One of the frogs in the hole finally did just that. He took their advice to give up and just lay down and died. The other frog continued to jump and the crowd continued to urge her to give up. Eventually, the frog made a HUGE jump and leapt right out of the hole.

The crowd of frogs on the surface went wild. They couldn't believe she had saved herself from such a deep hole.  When they asked her how she was able to do the seemingly impossible, the frog replied that even though she was deaf, she knew the crowd was yelling encouraging words. Because of that, she didn't want to give up. Love it!

The story reminds me of three important coaching elements around encouraging your staff to be even better:

1. Encouragement can help people overcome challenges and seemingly impossible obstacles. The people who work and with us need to hear that we believe in them, especially when we’re challenging them to be better. Your employees need to know that you believe they can increase their sales or average sale, learn new skills, take new actions with a customer, etc.

I can personally look back and see where a leader’s encouragement changed my life. I probably didn’t know it at the time, but that encouragement helped me reach a level of performance I never would have achieved without their encouragement and coaching.

2. People try harder when they know that others are pulling for them. It’s human (and maybe frog) nature. We try harder when we know that someone else has an emotional investment in us.

Here’s something many leaders need to remember. Encouragement has no value unless you share it. You can’t just think good thoughts about your team. You have to tell them! It also helps to share the “why” behind the encouragement. Why you need them to do it, and why it will benefit the customer and/or the employee.

This is also another reason building a strong team of people who care about one another is so important to the customer service experience and results. Customers feel that connection and encouragement among the staff. This is why it is so important to remove drama in the workplace.

3. It's devastating to directly or indirectly quit on people. People know when a leader has given up on them. They can see and hear when a leader is encouraging other people, but not them. Instead of quitting on someone, sometimes we need to find another way for the person to achieve the desired results. It is amazing what a mix of encouragement and accountability can have on someone’s performance.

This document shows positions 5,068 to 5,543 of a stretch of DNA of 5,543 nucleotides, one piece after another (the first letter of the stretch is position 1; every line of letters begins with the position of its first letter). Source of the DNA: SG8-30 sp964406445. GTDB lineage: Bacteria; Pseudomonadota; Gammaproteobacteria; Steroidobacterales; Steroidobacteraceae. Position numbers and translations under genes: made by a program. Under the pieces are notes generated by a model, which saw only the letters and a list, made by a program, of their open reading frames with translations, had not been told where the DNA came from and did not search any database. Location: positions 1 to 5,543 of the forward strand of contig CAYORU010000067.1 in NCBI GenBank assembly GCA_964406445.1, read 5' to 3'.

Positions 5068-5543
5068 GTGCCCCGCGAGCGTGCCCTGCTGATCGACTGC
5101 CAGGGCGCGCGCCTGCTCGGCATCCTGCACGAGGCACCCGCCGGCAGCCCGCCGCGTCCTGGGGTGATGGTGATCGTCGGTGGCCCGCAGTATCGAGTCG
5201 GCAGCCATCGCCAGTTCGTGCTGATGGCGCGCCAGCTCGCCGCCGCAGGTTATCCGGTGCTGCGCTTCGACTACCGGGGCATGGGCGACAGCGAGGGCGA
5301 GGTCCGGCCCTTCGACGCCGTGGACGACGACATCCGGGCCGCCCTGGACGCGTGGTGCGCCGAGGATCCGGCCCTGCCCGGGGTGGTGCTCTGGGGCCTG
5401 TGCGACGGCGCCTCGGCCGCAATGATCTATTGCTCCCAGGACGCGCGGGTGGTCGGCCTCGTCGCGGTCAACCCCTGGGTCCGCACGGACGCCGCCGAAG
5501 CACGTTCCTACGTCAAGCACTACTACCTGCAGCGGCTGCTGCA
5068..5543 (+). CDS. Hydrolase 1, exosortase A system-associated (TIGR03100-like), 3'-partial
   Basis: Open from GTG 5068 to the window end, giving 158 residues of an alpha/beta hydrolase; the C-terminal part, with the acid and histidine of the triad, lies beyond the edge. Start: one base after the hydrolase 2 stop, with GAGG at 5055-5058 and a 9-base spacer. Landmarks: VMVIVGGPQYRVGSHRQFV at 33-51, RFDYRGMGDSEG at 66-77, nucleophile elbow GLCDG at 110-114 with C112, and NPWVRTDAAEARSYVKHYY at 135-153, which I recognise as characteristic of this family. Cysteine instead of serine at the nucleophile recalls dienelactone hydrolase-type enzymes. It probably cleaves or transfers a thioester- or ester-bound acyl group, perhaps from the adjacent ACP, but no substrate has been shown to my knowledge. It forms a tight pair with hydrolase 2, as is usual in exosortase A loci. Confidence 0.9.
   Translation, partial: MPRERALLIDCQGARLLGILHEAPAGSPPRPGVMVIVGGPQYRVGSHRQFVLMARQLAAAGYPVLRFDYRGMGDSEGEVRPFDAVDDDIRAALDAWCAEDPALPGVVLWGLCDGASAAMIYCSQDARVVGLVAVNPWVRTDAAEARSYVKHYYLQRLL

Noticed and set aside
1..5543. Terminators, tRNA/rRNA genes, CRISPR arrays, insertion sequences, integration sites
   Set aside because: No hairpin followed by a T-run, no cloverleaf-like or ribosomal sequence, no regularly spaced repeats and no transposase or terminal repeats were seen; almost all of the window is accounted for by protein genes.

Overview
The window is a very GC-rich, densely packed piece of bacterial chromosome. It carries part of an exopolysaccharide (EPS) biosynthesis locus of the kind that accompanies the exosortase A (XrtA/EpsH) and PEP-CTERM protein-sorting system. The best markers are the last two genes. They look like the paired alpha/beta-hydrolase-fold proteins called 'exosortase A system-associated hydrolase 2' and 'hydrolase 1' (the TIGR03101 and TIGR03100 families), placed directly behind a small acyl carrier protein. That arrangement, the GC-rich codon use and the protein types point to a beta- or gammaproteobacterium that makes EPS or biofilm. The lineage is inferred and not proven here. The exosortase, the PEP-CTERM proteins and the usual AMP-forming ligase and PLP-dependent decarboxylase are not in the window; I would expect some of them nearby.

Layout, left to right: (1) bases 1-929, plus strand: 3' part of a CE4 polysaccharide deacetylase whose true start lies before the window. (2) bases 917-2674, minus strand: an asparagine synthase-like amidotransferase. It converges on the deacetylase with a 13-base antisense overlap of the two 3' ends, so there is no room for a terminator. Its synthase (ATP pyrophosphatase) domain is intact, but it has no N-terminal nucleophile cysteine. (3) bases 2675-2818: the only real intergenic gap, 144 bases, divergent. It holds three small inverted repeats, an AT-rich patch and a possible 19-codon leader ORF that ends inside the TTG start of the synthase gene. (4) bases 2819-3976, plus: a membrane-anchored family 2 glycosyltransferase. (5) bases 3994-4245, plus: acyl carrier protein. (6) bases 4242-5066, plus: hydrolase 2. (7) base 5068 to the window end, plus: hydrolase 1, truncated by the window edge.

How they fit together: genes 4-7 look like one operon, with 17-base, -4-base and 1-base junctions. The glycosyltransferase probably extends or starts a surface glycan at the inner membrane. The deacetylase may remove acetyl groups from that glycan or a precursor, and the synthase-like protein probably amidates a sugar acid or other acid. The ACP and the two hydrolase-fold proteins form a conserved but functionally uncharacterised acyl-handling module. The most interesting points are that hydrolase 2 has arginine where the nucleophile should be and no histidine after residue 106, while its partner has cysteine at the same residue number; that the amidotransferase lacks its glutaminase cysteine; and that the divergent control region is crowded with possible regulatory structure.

When that doesn’t work, then we need to help the person move up or out. You can’t afford to have anyone on your team that falls short of expectation.

So let me ask, how good are you at encouraging your team, especially the employee who might be stuck down in a hole? Does everyone on your team know you believe in him or her? If not, be sure and tell that person today that you know how successful she/he can be.

By Doug Fleener 06 Jan, 2016

With the New Year comes a new focus on improving ourselves both professionally and personally. I have learned that key principles of leadership can help you achieve your goals in both areas.

As a matter of fact, I’ve lost over 40 pounds in the last five months by applying those values. No, Sixth Star Consulting isn’t about weight loss, but I want to use my experience to illustrate how our focus helps individuals and businesses reach new successes.

Let me share some of the principles that helped me get healthier, and how those same principles can impact you both professionally and personally.

1. Make a decision, and then take action. Most people think about doing something, and that’s as far as it goes. They think they need some elaborate plan to do whatever it is they want to do. What they really need is to take action. To get started.

My catalyst for change was from a talk with my doctor. I couldn’t change what she told me, but I could change what I did going forward. The key is that I made a decision to get healthy, and took action to change my lifestyle. (More on that.)

The same holds true professionally. Business and retail is rapidly changing. There’s a lot of opportunity, but continued success requires you and your team to evolve; to grow and develop. It requires a decision and action. Today.

2. Keep it simple. I believe that leaders who simplify things for both their staff and customers are the most successful. Not dumbing down, but keeping it simple.

Google “how to lose weight” and you’ll get over 99 million results. Yikes! The vast array of different diets and contradictory advice is overwhelming. I kept it simple. I decided to eat fewer than 1,500 calories a day, and walk at least 2 miles. That simple. No fancy gimmicks.

The New Year is a great time to take a hard look at how you ask your staff to work. Is it simple, or do they have forms for the forms? Does everyone on your team know what’s important, or have you thro